Attorneys push back on former Balch Springs officer's claims

Attorneys Daryl K Washington and Jasmine Crockett answered the assertions made by former Balch Springs Officer Roy Oliver in his response to the wrongful death lawsuit filed against him in the death of Jordan Edwards.

“What the public will know is that Officer Oliver spent a period of time where he was handling Jordan, where he was actually touching Jordan's hand,” Washington said. “If there’s any type of residue on Jordan's hand, I think that’s gonna be easily explainable.”

The attorneys refuted the never heard before claims made about Jordan Edwards and the others in the car that night made by Oliver through his civil attorney.

The former officer claimed that gunshot residue was found in Jordan’s hand and that one or more of the car occupants associated with or had been a gang member. He also claimed one or more of the car occupants fired a gun that evening.

“There was no gun. There was no gun fired. The young men aren’t affiliated with any gangs,” Washington said. “If they're affiliated with a gang, it’s a gang of young kids who are trying to get their education.”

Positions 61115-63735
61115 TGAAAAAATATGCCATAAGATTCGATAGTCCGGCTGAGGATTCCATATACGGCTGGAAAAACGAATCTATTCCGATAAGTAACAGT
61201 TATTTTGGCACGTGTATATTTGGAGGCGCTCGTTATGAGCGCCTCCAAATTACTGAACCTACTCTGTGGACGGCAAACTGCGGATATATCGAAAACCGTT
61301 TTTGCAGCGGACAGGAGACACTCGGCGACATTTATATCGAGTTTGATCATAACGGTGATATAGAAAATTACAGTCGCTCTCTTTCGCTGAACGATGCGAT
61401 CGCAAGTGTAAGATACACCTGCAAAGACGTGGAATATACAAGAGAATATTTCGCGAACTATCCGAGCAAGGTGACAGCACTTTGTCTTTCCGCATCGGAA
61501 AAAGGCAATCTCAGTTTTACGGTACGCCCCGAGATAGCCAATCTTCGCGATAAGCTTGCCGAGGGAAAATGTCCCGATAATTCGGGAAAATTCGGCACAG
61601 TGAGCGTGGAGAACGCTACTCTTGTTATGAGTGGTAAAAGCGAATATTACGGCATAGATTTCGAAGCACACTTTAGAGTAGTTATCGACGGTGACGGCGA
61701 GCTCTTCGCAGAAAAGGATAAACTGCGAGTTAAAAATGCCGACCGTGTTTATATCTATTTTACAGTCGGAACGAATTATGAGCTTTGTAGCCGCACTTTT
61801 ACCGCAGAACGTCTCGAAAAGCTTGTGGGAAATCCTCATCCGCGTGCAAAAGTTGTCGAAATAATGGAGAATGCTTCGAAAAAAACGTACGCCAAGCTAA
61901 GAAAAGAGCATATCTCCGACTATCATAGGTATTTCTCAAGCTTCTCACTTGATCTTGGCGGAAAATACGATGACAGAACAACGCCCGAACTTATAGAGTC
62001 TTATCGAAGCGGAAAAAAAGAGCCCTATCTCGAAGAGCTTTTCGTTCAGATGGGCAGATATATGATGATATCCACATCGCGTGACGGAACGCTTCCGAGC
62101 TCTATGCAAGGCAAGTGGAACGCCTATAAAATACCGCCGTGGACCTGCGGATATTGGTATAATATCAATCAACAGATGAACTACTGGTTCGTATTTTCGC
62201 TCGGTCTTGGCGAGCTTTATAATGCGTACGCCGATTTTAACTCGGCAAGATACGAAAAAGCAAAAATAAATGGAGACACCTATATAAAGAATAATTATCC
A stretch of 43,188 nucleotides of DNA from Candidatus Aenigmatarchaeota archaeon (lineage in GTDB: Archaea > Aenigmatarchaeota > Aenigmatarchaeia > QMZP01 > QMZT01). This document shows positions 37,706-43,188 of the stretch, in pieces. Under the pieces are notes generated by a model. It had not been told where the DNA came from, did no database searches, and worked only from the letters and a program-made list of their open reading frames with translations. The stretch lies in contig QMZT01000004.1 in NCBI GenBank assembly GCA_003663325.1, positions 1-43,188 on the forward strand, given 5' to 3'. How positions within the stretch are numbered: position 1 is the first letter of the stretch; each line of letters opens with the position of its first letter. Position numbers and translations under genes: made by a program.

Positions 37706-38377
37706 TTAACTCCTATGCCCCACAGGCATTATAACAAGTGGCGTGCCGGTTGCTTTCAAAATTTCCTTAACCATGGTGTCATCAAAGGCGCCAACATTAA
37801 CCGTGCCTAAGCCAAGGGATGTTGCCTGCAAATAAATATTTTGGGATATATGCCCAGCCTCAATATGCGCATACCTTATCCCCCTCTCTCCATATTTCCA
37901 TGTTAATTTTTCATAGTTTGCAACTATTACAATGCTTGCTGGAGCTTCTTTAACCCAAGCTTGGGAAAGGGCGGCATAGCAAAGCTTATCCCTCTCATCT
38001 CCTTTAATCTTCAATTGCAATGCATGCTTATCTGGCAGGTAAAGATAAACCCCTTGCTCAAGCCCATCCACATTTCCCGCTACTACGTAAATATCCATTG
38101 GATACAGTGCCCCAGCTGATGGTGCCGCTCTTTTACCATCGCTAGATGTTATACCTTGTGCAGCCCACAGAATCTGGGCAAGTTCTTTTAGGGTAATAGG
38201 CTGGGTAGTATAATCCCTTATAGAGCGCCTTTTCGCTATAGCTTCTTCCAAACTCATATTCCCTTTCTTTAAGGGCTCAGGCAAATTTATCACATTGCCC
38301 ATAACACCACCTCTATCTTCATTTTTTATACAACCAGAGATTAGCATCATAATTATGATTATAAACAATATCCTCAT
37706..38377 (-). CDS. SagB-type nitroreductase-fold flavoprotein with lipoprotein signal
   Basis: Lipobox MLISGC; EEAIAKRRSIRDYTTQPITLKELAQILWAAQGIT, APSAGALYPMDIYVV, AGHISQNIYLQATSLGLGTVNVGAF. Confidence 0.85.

“Even if we say that everything that was put in there was true, it doesn't matter if a gun had been fired that day. It doesn't matter if a gun was in that car. None of that matters,” Crockett said. “What matters is did Oliver say that anyone was shooting at him? No. Did Oliver ever say that anyone displayed a gun at him? No.”

The two narratives now in play about what we've heard about the 15-year-old and those with him when the shooting happened and that of Roy Oliver, which reveals what he thought at the moment and believes about the occupants of the Impala.

“This is more reason why I think they should release the body cam footage,” Washington said. “Because if people saw the body cam footage, the things that he's saying, they would see right away that it makes no sense.”